What A Critical Doer Can Learn From Amazon’s “Prime Day”

 A Critical Doer keeps risk and failure in context with opportunity and success 

 

Nothing ventured, nothing gained.  No doubt, this thought appears to have guided Amazon’s thinking since the company’s inception.  Yesterday, Amazon added another chapter to its long list of innovations…a summer shopping event intended to rival The Thanksgiving Black Friday sales called “Prime Day.”

As I understand the concept, Prime Day targeted its existing Prime Members with deep discounts while also making a push to gain new Amazon Prime subscribers.  The early reviews are finding few consumers happy with the execution of Prime Day.  The complaints I’ve seen range from limited availability of the most popular items to the requirement to gain eligibility through purchasing an Amazon Prime membership.

The lesson for a Critical Doer doesn’t come from the mechanics of execution.  Innovators like Amazon CEO Jeff Bezos will not look at Prime Day as a failure because he views innovation as a continuum of thinking.  Rather than viewing the difficulties of Prime Day in isolation, it’s likely Amazon will take the opportunity to reflect upon the events of the day, frame those lessons against the company’s purpose, and believe the day brought them a step closer to delivering the summer shopping experience that was originally intended.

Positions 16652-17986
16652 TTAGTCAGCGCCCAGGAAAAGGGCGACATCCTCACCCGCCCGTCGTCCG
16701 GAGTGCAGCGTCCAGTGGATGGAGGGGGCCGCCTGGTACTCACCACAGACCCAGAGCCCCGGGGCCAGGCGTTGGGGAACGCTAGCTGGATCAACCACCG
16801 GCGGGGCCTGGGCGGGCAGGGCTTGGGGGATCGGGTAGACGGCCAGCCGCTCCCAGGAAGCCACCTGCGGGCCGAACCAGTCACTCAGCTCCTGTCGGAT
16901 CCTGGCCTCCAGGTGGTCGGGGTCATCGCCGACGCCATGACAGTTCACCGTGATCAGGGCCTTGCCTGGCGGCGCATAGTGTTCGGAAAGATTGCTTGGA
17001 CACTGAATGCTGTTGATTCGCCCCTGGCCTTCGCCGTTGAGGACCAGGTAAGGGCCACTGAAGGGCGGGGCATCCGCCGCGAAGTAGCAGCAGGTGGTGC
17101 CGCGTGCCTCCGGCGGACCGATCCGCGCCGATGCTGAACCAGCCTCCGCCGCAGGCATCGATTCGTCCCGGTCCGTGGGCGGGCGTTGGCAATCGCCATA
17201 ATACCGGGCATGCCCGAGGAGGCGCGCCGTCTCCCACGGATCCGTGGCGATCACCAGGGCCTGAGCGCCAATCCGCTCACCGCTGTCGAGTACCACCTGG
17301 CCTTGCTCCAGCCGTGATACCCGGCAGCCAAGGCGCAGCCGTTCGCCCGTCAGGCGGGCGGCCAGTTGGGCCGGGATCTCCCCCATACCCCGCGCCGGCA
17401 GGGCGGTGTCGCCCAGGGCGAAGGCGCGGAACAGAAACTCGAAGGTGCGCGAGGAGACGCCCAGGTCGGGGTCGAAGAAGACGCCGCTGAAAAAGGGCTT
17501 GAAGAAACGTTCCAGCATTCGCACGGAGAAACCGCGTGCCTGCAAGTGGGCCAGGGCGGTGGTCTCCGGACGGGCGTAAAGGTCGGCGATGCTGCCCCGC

One reason I’m confident in this analysis is Amazon’s mission statement:  “Our vision is to be earth’s most customer centric company; to build a place where people can come to find and discover anything they might want to buy online.”  Amazon’s “why” is about the customer’s shopping experience.  Leaving customers unhappy would be inconsistent with Amazon’s core belief that the path to sustained business success is about the customer’s shopping experience.

In our professional and personal lives, we take risks to make big leaps in progress.  Sometimes they work, sometimes not.  Your challenge when a good idea doesn’t execute smoothly is to not let your thinking become clouded on righteousness of your cause and mechanical problems in execution.  If your reason for trying something new is sound, deep dive on the execution problems and try again.

Failure is a natural and necessary part of success; keeping risk and failure in context with opportunity and success is what drives Critical Doers to persevere through challenges and achieve success.  I’m betting Amazon finds a way to bounce back…make sure your thinking will put you in a position to do the same.  It’s what a Critical Doer would…do!

 

Note:  I am an Amazon Prime subscriber but I am not an Amazon employee, and I do not own Amazon stock or have any other equity interest in the company.

 

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Updated: July 16, 2015 — 9:19 am